Reopening Arts Centres – Guidelines
Reopening Arts Centres – Guidelines
The Government’s Phased Reopening plan provides a road map for organisations, including those supported by the Arts Council, to reopen their workplaces, cafés, galleries, artist studios, theatres, rehearsal and dance studios at various times in the coming months. Starting last week, many arts organisations faced the challenge of reopening after a few difficult months of Covid-19 pandemic restrictions.
The purpose of these guidelines is to bring the necessary public health and safety expertise to all of the country’s arts centres. Working with Theatre Forum, Peter Jordan and Joanne Moore of SLUA Event Safety Consultancy have prepared them so Arts Centres can reopen as workplaces as well as safe places of assembly. A Working Group, chaired by Patricia McBride of An Grianán Theatre in Letterkenny and a director of Theatre Forum, provided feedback from the Arts Council as well as the sector. Please share the Reopening Arts Centre information freely with your colleagues and networks.
Part 1 Business Continuity and Covid-19 Response Planning
Part 2 Covid-19 Occupational Safety, Health and Welfare guidelines
Part 3 Creating a Safe Place of Assembly guidelines
Note that the guidelines are living documents and subject to change as public health advice changes. Updates and additional resources will be published regularly.
New phase of COVID-19 response September 2020
As well as the welcome return to school and extracurricular activities, September has seen arts events bring our theatres, arts centres and streets alive. Undoubtedly there are still more challenges ahead to which everyone in the arts and culture sector will have to respond and evolve.
As we await the Government’s Living with Covid strategy with its five stage framework, due tomorrow, below is an overview of the public health measures currently in place for our sector. These are informed by the recently amended Health Act 1947 regulations and determine how arts centres, organisations and studios can be safe places of work and entertainment for artists, audiences and the public. We’ll alert you to any change or addition to the regulations once the Government strategy is published. Send your questions about the strategy and how it applies to your organisation or mail the Department firstname.lastname@example.org for clarification.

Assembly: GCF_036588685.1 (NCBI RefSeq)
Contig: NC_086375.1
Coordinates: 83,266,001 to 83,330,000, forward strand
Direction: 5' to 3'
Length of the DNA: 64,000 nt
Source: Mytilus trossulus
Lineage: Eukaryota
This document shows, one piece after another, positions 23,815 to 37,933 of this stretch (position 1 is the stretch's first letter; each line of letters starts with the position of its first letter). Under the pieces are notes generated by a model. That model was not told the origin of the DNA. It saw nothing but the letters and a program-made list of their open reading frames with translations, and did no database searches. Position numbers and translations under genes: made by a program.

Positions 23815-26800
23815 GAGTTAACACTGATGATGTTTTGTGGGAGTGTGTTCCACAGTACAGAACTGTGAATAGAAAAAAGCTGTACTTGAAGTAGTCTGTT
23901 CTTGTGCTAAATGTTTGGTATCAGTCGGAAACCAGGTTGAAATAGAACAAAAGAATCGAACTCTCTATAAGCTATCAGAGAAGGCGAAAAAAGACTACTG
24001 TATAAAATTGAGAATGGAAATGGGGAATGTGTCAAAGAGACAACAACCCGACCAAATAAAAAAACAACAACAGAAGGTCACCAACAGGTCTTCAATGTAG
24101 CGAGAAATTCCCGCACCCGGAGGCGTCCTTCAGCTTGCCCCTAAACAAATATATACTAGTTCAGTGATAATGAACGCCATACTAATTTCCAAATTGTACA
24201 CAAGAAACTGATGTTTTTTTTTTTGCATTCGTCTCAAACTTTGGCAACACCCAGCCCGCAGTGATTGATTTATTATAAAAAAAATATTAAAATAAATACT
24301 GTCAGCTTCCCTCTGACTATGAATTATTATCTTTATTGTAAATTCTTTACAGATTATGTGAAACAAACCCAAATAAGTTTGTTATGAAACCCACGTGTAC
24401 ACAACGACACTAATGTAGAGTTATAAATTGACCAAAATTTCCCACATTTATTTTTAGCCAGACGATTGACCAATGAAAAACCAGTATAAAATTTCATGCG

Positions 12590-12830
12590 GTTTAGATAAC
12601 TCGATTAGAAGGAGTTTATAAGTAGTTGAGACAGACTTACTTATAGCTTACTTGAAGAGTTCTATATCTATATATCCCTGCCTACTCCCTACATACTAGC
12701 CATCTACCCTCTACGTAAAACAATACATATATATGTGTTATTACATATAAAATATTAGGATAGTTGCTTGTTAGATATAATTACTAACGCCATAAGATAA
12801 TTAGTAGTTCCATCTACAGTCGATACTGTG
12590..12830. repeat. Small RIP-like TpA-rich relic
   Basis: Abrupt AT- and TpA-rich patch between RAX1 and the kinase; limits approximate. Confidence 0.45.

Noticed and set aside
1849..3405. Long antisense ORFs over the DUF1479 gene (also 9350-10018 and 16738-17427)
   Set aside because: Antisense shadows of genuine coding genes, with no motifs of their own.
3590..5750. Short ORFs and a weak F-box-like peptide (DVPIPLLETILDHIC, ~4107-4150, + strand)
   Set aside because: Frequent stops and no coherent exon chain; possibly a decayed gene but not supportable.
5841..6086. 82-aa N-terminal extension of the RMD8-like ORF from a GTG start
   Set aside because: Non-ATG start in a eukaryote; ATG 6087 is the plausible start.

Cultural, social and sport measuresBusinesses/services such as museums, cinemas, theatres and art galleries are deemed to be controlled environments, with appropriate protective measures in place such as physical distancing between people.
These venues can continue to operate where appropriate physical distancing and all other protective measures can continue to be maintained. Individual groupings attending these venues must be limited to six people from no more than 3 households. Overall attendance must adhere to an overall limit of 50 people.
All remaining community, religious, cultural, social and sport facilities can remain open. Sporting events and matches can continue to take place behind closed doors. Gatherings, including social gatherings, before or after events must be avoided. Participants should practice 2 metre physical distancing before and after events, during breaks in play, on the sidelines and team huddles should be avoided.
All necessary measures to comply with child protection still apply.
Gyms/leisure centres/swimming pools/exercise and dance studios can remain open with strict distancing and other appropriate protective measures in place.
Exercise and dance classes should be limited to 6 people and observe physical distancing rules. Multiple pods may operate if sufficient space is available and strict public health protocols are in place.
Groups exercising outdoors should be limited to 15 people, including training sessions. There should be no mixing between groups.
It is recommended that those responsible for managing these facilities should have completed a risk assessment before reopening to manage the public health risk for their customers, attendees, participants, and staff.
The assessment should consider the risk factors for getting COVID-19.
The assessment should also include controls such as managed entry, improved hygiene facilities, and regular cleaning to limit these.
Facilities should observe physical distancing guidelines and apply the public health checklist to their operation. Guidance on mass gatherings should also be followed.
Facilities reopening with a return of staff should apply the Return to Work Safely Protocol. This has been designed to support employers and workers to put measures in place that will prevent the spread of COVID-19 in the workplace.
Due to additional risks of spreading the virus linked to choir rehearsals and the playing of wind musical instruments (trumpets, trombones, flutes and so on), extra precautions are advised for groups involving these. Practice, teaching and performance should be outdoors if possible and with strict adherence to 2 metre physical distancing advice. Additional protective measures such as screens, instrument covers and face coverings may be used to help reduce the risk further for those taking part in these activities.